“Having yet therefore one son, his wellbeloved, he sent him also last unto them, saying, They will reverence my son.”
Today’s verse passage is part of a parable Jesus told in order to illustrate profound truths regarding His covenant nation, Israel. In the parable, a certain landowner let his vineyard out to others to tend and keep it. As was common in those days, the landowner was entitled to a certain agreed upon portion of the profits made from the sale of the land’s produce. In the Lord’s parable, the landowner sent servants to the tenants to receive what was due him. In each case, the tenants treated his servants with contempt, beating some and killing others (Mark 12:2-5). Finally, as our verse indicates, the landowner decided to send his only son. Surely, he thought, these people will reverence him. Here the story takes a tragic turn. “But those husbandmen said among themselves, ‘This is the heir; come, let us kill him, and the inheritance shall be ours.’ And they took him, and killed him, and cast him out of the vineyard” (Mark 12:7-8). The landowner in the parable represents God, who “planted” national-ethnic Israel. The “fruits” he was entitled to were gratitude, love, and obedience. Over the centuries He had sent His people a host of prophets to confront and instruct them, to encourage faithfulness to the God who loved them first (Deuteronomy 7:6-9). Tragically, God’s messengers were largely rejected and abused.(Matthew 23:31-37; Luke 11:47-51; 13:34). Finally, God sent His only Begotten Son, Who is the very radiance of God’s glory and the express image of His Person (Hebrews 1:3). The Word made flesh (John 1:14) became God’s ultimate self-disclosure; God was revealed maximally in the Person of His dear Son (John 12:45; 14:9; Colossians 1:15). Just as God’s wisdom, power, and love came to maximal expression in the Son of God incarnate, man’s abject wickedness and depravity came to maximal expression in their rejection of Him. “He is despised and rejected of men” wrote the prophet, “a man of sorrows, and acquainted with grief: and we hid as it were our faces from him; he was despised, and we esteemed him not” (Isaiah 53:3). Where the father in the parable sent his son believing he would be respected, God the Father sent His Son on His redemptive mission knowing He would be despised and rejected. As our Savior bore our sins in His body on the tree (1 Peter 2:24), man appeared at his very worst, God at His very best. For those of us who have believed to the saving of our souls, Christ our Lord has become the very wisdom of God, and the power of God (1 Corinthians 1:24). Hallelujah to the Father Who sent His Son to be the Savior of the world (1 John 4:14), and hallelujah to the Son in Whom we are complete (Colossians 2:10)!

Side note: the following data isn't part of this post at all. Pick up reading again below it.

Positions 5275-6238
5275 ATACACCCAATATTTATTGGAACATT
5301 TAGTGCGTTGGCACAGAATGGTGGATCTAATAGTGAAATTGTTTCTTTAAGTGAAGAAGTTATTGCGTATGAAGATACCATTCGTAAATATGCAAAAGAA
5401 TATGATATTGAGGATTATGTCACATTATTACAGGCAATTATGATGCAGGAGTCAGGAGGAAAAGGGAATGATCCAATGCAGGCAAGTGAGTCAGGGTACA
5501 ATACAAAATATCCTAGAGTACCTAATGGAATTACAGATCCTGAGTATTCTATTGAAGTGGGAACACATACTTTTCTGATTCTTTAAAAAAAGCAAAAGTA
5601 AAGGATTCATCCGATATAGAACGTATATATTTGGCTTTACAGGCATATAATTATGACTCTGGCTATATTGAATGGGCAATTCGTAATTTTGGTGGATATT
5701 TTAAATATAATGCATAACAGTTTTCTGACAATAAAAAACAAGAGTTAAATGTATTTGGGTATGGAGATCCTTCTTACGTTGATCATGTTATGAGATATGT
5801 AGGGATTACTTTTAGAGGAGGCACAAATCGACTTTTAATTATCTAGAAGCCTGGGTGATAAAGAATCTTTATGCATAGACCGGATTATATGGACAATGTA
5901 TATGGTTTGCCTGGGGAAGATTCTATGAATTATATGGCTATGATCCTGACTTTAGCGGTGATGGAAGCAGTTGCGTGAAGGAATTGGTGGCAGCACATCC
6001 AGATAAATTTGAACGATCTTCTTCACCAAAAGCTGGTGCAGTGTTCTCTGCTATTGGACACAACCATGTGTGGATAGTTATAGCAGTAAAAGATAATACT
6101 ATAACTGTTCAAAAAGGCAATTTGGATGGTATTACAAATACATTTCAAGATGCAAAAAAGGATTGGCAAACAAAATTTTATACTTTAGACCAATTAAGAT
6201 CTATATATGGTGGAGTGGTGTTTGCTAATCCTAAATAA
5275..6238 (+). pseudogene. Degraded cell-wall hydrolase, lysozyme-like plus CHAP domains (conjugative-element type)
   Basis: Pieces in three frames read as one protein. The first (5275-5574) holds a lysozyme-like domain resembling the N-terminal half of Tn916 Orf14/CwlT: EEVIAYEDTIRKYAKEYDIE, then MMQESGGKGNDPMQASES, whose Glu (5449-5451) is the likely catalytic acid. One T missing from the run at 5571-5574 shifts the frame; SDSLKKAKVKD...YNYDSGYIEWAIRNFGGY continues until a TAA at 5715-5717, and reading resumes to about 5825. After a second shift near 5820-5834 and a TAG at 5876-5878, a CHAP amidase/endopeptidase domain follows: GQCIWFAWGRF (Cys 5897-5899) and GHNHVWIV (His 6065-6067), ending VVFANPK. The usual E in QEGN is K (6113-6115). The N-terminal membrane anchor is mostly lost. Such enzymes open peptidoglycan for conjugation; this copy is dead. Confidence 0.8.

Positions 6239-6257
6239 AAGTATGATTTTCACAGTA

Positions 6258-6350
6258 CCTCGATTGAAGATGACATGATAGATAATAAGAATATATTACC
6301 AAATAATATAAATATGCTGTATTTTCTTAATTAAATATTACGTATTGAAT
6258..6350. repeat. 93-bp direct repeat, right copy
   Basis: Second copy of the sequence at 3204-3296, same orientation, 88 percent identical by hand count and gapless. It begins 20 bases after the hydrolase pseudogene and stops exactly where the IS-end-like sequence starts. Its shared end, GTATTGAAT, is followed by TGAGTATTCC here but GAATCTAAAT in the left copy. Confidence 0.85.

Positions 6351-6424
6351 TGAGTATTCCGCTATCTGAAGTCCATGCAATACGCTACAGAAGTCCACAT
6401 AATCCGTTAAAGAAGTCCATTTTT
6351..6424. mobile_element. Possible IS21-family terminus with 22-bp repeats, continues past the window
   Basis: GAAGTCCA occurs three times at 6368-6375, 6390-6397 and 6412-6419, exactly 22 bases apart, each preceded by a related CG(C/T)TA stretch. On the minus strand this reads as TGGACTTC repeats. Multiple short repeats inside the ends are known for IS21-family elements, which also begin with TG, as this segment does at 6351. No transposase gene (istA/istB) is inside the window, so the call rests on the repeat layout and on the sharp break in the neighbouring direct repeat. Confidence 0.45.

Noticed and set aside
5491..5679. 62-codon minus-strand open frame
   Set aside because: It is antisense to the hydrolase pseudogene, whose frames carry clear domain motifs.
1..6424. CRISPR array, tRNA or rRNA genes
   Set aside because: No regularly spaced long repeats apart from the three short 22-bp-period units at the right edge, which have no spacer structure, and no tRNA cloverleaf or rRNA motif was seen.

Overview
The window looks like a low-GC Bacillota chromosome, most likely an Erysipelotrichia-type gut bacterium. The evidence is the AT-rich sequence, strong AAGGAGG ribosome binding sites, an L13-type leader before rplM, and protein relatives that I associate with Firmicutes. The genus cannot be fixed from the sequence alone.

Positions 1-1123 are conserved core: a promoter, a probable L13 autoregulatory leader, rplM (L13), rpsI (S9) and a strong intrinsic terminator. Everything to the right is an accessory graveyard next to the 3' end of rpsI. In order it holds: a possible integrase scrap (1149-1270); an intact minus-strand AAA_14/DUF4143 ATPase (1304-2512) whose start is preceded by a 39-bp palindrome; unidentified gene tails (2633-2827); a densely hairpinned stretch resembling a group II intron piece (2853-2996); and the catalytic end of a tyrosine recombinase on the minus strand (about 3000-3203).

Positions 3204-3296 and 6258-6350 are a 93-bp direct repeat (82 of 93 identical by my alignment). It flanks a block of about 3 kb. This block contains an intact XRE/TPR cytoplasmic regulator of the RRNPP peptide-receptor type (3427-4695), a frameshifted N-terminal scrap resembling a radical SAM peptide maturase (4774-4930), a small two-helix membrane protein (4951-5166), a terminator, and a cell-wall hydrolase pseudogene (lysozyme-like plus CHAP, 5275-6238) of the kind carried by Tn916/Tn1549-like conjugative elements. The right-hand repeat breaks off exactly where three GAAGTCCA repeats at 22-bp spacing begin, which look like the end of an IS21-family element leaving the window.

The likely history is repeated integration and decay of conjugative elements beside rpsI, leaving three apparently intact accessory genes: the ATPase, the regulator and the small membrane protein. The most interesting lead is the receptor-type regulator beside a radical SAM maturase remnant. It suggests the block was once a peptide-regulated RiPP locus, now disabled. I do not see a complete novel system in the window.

God bless you,